- taken from the book “A Pilgrimage to Orthodox Romania” (1986) by Monk Damascene of Grigoriou Monastery, Mt. Athos
Luke 1:42 And she spake out with a loud voice, and said, Blessed art thou among women, and blessed is the fruit of thy womb.
43 And whence is this to me, that the mother of my Lord should come to me?
44 For, lo, as soon as the voice of thy salutation sounded in mine ears, the babe leaped in my womb for joy.
45 And blessed is she that believed: for there shall be a performance of those things which were told her from the Lord.
46 And Mary said, My soul doth magnify the Lord,
47 And my spirit hath rejoiced in God my Saviour.
48 For he hath regarded the low estate of his handmaiden: for, behold, from henceforth all generations shall call me blessed.
49 For he that is mighty hath done to me great things; and holy is his name.
50 And his mercy is on them that fear him from generation to generation.
51 He hath shewed strength with his arm; he hath scattered the proud in the imagination of their hearts.
52 He hath put down the mighty from their seats, and exalted them of low degree.
53 He hath filled the hungry with good things; and the rich he hath sent empty away.
54 He hath holpen his servant Israel, in remembrance of his mercy;
55 As he spake to our fathers, to Abraham, and to his seed for ever.
56 And Mary abode with her about three months, and returned to her own house.
Commemorated on September 24
The Mirozh Icon appeared at the Mirozh monastery in the year 1198. But later, during the reign of Ivan the Terrible, at a time when a plague raged at Pskov, an ancient report tells how tears flowed from both eyes of the icon. Many benefits and healings for man occured from the icon of the Mother of God.”
The Mirozh Icon is an “Orans” (“Praying”) type. On either side of the Most Holy Theotokos stand the Pskov Saints: on the right, the holy Prince Dovmont-Timothy (May 20); on the left, his wife, the holy nun Martha, in the world named Maria Dimitrievna (November 8, 1300). Tsar Ivan Vasilievich took away the wonderworking icon from Pskov, but at the monastery an exact copy remained: the so-called “Great Panagia” from the Savior-Mirozh monastery.
On September 24, 1567, on the Feast of St Abraham at the Mirozh monastery there occurred a miraculous sign from an ancient icon of the Most Holy Theotokos. The celebration of the Mirozh Icon of the Sign was established in that same year, with the blessing of Archbishop Pimen of Novgorod and Pskov. A special service to this icon was composed, and was published in the 1666 MENAION.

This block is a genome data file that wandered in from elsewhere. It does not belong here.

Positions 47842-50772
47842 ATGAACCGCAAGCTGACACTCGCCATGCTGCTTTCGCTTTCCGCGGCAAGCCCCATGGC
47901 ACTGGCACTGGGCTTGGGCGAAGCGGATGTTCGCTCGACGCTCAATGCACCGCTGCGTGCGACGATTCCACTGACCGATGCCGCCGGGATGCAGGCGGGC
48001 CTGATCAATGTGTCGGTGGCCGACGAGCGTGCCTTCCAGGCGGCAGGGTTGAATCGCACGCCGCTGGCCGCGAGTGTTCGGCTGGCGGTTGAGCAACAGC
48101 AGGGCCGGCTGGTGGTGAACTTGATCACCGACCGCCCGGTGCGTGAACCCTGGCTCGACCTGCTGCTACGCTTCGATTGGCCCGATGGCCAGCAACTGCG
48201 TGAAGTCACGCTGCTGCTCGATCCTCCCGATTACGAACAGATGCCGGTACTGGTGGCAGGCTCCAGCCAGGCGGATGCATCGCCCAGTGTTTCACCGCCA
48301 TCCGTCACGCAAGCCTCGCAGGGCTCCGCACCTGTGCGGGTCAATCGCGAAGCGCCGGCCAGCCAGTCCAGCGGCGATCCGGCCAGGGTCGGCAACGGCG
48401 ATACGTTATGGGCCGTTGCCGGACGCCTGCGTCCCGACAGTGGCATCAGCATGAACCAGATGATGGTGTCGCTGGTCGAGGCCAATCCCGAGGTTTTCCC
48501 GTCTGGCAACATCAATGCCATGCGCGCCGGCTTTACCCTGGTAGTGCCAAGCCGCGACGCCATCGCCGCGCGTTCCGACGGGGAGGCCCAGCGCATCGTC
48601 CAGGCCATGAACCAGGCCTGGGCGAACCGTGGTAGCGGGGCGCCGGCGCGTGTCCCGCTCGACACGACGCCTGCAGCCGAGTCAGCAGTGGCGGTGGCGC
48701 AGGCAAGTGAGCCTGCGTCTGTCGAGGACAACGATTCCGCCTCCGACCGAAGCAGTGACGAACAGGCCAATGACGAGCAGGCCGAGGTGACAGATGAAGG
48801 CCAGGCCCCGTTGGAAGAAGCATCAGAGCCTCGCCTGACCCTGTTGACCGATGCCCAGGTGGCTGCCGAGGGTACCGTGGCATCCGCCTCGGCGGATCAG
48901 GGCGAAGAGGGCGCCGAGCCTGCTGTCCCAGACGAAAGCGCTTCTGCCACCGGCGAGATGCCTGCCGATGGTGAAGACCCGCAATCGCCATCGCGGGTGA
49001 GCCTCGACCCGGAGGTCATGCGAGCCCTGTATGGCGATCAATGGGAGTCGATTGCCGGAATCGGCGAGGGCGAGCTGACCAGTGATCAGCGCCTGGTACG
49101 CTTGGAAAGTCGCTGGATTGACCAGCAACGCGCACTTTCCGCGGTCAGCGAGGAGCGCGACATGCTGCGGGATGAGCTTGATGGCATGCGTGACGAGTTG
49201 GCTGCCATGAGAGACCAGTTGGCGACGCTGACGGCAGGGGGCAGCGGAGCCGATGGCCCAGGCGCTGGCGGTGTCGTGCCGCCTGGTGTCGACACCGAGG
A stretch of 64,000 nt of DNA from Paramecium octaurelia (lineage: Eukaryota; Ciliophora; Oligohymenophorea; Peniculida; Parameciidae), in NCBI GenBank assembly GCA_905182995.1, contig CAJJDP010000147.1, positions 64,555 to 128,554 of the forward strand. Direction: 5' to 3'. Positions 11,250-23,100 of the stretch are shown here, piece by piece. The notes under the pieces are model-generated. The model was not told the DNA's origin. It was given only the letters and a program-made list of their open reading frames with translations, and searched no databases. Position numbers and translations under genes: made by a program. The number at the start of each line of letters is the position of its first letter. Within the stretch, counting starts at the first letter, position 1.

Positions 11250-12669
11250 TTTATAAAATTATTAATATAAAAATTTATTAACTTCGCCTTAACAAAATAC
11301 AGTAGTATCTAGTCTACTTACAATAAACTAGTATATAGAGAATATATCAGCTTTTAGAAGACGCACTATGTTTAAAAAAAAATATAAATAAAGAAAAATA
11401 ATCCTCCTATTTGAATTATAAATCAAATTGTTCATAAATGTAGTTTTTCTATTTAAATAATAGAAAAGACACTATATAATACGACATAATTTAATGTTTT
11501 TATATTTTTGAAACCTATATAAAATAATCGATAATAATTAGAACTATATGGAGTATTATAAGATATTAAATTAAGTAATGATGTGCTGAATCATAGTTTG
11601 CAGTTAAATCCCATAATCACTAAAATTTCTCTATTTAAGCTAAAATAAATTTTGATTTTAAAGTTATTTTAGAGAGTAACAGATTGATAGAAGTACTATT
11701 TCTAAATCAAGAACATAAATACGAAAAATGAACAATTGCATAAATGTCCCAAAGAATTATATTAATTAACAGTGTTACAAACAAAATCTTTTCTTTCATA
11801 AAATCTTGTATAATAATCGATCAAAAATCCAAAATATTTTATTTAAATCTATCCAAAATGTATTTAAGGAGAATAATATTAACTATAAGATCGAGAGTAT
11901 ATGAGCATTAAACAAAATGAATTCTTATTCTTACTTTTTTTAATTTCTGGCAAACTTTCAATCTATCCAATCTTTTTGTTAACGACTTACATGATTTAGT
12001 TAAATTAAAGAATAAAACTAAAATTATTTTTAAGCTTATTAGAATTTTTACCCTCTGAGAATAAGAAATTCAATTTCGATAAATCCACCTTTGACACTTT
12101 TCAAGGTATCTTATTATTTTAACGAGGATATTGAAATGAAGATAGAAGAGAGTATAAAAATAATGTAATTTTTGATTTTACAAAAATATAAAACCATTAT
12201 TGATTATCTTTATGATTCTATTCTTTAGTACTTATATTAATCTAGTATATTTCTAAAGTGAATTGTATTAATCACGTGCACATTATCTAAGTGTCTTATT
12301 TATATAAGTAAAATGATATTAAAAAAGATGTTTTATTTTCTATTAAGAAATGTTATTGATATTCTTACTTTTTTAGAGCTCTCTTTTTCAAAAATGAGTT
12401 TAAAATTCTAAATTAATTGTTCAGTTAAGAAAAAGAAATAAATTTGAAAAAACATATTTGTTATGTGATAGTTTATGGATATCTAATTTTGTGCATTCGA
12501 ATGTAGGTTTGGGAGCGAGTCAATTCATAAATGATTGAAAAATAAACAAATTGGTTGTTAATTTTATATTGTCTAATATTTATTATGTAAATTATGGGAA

Today the glad tidings go forth to the world. Today sweet fragrance is wafted forth, foretelling the glad tidings of salvation; and the barrenness of our nature hath been united: for the barren one hath become a mother to the one who remained a virgin after giving birth to the Creator; from whom cometh the God in nature, taking a foreign nature and working salvation in the flesh for the lost, Christ, the Lover of mankind, and the Deliverer of our souls.
~Stephen the Jerusalemite, Second of his Stichera on “O Lord, I have cried…” at Vespers
The Feast of the Nativity of the Theotokos, Divine Prayers and Services: Third Edition, Seraphim Nassar (ed), Antiochian Orthodox Christian Archdiocese, Englewood, NJ, 1979, p. 284.
hat tip: Church Fathers Wisdom (Dynamis)
COLUMBUS, OH [MW Diocese Communications] — On Tuesday, August 28, 2012, the eve of the Feast of the Icon of Christ “Not Made with Hands” according to the Julian Calendar, an icon of our Lord, of the same type, began weeping at Saint Nicholas Church here.
“This was witnessed by a dozen parishioners who attended the Akathist service on Tuesday night,” said Archpriest Miroljub Ruzic, rector, who was also present for the service.
The icon has been in the parish church for 13 years.
“May this miracle arouse in us more sincere and heartfelt genuine repentance,” added Father Miroljub, “and may the purifying tears of our Lord confirm us all in the unshakable and steadfast confession of our True, Salvific and Holy Orthodox Faith.”
Additional information will be posted as it becomes available.
**spotted in a comment on Facebook: “…Fr. has told us that there have been 8 weeping icons of Christ in the history of the Church…” Thomas Richter
Don’t give up! No matter how little you are, no matter how tired, you mustn’t give up. For, I repeat, no misfortune means anything. Nothing is lost as long as faith is established, the soul doesn’t surrender, and you raise your head again! God forbid that you be sad! Don’t’ be afraid! It’s true, one’s thought should be in hell and in hell only (from Saint Silouan). But hope should be with God without ceasing, thinking that He greatly loves us….God is more intimate with us than we are! When you think about this, you fill yourself with hope. But, our deeds, no matter how amazingly good, can’t save us. They can’t erase anything. And, no doubt, we’re sinners, but with hope. Hope – this is it!
~Elder Arsenie (Papacioc)
“A Final Visit with Elder Cleopa,” Eternity Hidden in the Moment
The Orthodox Word, Vol. 47, No. 6 (281), Saint Herman of Alaska Brotherhood, Platina, CA, November 2011, p. 299.
hat tip: Dynamis ~ Church Fathers Wisdom